There You’ll Be
Album: Pearl Harbor Soundtrack
With the surprising success of “Titanic,” Jerry Bruckheimer decided to find a moment in history that America still talks about every once in a while and film it. Hopefully, leading to a hit which would make a gazillion dollars like “Titanic”. “Pearl Harbor” was his choice and he followed James Cameron’s guidelines to a tee. It included a forbidden love story, lots of explosions an almost 3 hour length and a theme about love which will love last forever sung from a big-voiced singer.
But it flopped. The jingoistic movie was filled with horrible dialogue, blind patriotism, and love triangle so twisted it stopped making sense after the first hour and a half. Faith Hill’s theme “There You’ll Be” playing at the end of the credits was the only redeeming quality of the film. And redeeming is being kind.
Written by Diane Warren, “There You’ll Be,” is about a love lost due to tragic circumstances, but still remembered as the only love that the woman (in this case, Faith Hill) will ever have. However, like most hit songwriters who are past their prime, they just start plagarizing themselves.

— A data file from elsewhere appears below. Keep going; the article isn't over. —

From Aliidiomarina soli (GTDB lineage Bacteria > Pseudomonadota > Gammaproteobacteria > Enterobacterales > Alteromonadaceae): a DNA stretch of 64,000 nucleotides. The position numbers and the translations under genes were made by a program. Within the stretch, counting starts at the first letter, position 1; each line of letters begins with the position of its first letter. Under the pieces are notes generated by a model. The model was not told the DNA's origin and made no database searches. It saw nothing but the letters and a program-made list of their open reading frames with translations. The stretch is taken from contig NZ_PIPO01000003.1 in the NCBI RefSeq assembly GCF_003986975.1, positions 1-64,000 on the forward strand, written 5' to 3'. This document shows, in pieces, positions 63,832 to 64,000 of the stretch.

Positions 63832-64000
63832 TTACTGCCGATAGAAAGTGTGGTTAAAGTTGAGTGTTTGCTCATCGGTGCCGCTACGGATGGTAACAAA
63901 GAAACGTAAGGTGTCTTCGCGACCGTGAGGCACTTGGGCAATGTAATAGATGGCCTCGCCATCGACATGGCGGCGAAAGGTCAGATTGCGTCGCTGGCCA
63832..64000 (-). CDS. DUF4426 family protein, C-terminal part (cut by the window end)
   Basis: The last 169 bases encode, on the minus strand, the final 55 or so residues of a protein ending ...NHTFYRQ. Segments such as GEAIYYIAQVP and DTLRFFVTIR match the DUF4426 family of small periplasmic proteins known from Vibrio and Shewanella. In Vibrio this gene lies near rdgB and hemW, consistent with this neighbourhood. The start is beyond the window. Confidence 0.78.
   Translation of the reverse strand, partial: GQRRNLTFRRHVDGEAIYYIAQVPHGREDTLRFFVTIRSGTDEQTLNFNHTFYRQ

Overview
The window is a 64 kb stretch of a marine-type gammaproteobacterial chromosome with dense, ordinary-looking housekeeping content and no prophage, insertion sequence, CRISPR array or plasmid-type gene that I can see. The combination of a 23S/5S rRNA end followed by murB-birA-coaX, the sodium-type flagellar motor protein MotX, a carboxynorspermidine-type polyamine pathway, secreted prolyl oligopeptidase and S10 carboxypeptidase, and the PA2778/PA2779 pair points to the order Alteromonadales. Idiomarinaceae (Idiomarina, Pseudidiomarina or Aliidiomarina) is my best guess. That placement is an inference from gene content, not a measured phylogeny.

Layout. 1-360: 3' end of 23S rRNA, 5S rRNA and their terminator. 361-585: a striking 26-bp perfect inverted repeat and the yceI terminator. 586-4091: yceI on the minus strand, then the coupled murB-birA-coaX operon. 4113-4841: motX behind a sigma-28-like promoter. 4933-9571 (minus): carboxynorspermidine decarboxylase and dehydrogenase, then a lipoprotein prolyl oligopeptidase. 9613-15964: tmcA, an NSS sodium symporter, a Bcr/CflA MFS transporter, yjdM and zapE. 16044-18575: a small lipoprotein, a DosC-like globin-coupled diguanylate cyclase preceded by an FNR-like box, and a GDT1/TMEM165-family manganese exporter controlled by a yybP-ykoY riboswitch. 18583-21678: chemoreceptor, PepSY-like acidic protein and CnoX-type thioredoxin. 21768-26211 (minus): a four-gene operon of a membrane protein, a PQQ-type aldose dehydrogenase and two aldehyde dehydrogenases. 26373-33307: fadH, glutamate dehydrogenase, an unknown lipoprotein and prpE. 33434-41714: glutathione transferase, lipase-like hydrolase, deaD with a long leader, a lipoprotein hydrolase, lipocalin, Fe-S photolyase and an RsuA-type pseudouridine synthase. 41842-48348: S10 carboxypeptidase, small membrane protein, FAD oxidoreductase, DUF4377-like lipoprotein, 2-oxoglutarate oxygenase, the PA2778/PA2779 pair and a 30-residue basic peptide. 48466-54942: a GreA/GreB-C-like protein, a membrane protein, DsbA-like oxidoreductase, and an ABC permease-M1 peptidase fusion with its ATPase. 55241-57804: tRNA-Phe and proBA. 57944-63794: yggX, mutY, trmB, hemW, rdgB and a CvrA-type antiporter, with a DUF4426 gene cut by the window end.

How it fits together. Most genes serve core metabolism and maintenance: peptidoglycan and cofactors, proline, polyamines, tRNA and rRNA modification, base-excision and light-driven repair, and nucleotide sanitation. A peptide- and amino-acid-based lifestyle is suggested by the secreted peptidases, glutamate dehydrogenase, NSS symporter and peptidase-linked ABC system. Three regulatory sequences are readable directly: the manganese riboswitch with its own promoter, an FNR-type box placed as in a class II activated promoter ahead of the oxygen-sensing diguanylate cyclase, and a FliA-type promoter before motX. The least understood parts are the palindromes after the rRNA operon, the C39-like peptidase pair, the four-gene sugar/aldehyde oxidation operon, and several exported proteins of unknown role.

Let’s play the plagarism game and see exactly how Warren copied from her own songbook, specifically “Because You Loved Me.” With the Pearl Harbor theme, Hill sings that “And the dreams/we left behind/I’ll be glad ’cause I was blessed to get/to have you in my life.” Warren, so far, has taken a different angle. Instead of focusing on loyalty, Hill is thinking of the memories.
In the chorus, however, Warren writes “in my heart/there always be a place/for you for all my life/I’ll keep a part/Of you with me/And everywhere I am/There you’ll be.” Ok, so here’s the score: Plagarism, 2. Creative Thought, 0. Plagarism takes a staggering lead in the second verse. Both times, sky is mentioned (“You touched my hand I could touch the sky…/Well you showed me How it feels/To feel the sky/Within my reach”).
Strength is also repeated, as well as being there several times. (” You were my strength when I was weak…Will remember all/ The strength you/ Gave to me. You were always there for me… Oh, I owe so much to you/You were right there for me.”) Plagirism, lost track. Creative Thought, 0. It’s one thing to plagarize someone else. At least there is some effort and energy involved. But when it’s plagarizing a song she already has written, it suggests she is bored and really only in it for the money now. It’s pathetic, really. What type of job fulfillment is that? “There You’ll Be” is like a chore that has to be done.
Lifeless and forgettable, Hill has nowhere to go with the material. Although to her credit, she does not resort to screaming the notes. Instead she is cautious and deliberate while singing.
Faith Hill, while selling out herself to adult contemporary, went straight for the most overrated songwriter in the genre and was probably guaranteed a hit by her agent and Warren herself. Perhaps in this Hill learned a lesson, like not to go for the easy way to a hit single.